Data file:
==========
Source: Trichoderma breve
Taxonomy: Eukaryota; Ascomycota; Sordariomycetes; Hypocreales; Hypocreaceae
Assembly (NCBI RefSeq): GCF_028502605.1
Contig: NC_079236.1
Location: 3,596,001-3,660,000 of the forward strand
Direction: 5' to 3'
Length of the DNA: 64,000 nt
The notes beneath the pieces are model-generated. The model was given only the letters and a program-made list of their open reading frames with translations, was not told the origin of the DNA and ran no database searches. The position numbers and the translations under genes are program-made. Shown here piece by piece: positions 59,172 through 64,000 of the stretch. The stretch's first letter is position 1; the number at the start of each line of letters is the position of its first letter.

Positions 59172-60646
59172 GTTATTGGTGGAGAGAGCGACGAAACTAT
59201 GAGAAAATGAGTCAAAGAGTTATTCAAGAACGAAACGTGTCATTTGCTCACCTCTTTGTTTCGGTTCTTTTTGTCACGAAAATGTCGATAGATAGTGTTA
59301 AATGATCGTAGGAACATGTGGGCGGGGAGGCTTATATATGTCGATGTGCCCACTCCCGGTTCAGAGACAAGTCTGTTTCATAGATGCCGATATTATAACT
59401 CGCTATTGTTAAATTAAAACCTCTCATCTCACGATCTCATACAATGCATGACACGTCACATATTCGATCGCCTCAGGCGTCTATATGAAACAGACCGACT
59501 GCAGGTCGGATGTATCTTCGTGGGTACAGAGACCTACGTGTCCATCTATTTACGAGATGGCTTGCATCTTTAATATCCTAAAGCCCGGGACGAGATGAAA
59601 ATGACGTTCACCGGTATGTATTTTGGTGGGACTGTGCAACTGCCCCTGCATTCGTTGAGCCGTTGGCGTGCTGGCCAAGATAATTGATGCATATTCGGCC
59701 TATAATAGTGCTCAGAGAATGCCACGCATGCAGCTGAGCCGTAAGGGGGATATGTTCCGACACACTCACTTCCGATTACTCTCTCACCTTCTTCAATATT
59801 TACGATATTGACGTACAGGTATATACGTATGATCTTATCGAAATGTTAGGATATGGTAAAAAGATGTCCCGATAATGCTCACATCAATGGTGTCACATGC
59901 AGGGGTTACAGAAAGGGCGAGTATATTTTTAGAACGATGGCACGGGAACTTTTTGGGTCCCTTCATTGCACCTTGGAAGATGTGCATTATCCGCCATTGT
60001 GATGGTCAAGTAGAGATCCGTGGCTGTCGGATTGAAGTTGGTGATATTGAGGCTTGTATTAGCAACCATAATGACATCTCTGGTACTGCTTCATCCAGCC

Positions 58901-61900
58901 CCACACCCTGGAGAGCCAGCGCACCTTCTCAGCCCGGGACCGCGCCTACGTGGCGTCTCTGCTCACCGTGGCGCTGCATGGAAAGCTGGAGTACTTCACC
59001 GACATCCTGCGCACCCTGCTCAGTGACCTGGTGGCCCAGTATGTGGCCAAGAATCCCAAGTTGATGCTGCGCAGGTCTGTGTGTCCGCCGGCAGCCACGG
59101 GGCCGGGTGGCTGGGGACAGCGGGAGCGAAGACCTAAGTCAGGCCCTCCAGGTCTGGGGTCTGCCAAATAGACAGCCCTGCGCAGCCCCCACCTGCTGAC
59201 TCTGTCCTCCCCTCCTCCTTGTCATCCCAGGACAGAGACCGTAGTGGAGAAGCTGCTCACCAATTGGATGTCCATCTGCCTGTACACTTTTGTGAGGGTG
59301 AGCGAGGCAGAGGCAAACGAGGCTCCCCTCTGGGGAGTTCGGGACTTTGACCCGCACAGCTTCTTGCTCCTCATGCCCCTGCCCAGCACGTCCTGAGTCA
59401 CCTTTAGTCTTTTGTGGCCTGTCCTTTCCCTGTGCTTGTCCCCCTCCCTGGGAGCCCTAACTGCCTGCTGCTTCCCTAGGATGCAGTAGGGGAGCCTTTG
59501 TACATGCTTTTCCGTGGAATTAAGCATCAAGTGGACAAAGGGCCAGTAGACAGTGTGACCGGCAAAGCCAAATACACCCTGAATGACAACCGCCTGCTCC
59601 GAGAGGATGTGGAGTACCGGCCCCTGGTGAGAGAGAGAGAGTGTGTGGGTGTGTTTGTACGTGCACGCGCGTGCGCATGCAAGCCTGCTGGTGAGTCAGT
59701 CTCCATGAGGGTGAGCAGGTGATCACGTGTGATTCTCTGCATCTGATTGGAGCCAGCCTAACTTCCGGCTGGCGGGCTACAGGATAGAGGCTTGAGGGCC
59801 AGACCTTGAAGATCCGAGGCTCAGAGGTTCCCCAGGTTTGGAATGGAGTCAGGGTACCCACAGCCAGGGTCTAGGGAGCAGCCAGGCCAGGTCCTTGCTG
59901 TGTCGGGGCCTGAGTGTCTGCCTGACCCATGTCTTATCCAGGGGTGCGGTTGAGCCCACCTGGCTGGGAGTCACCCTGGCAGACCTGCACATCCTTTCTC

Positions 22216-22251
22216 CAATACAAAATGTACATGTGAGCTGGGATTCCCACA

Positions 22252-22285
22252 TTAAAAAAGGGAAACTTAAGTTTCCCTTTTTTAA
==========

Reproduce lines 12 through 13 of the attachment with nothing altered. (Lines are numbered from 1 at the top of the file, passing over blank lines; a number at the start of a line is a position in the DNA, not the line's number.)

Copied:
59301 AATGATCGTAGGAACATGTGGGCGGGGAGGCTTATATATGTCGATGTGCCCACTCCCGGTTCAGAGACAAGTCTGTTTCATAGATGCCGATATTATAACT
59401 CGCTATTGTTAAATTAAAACCTCTCATCTCACGATCTCATACAATGCATGACACGTCACATATTCGATCGCCTCAGGCGTCTATATGAAACAGACCGACT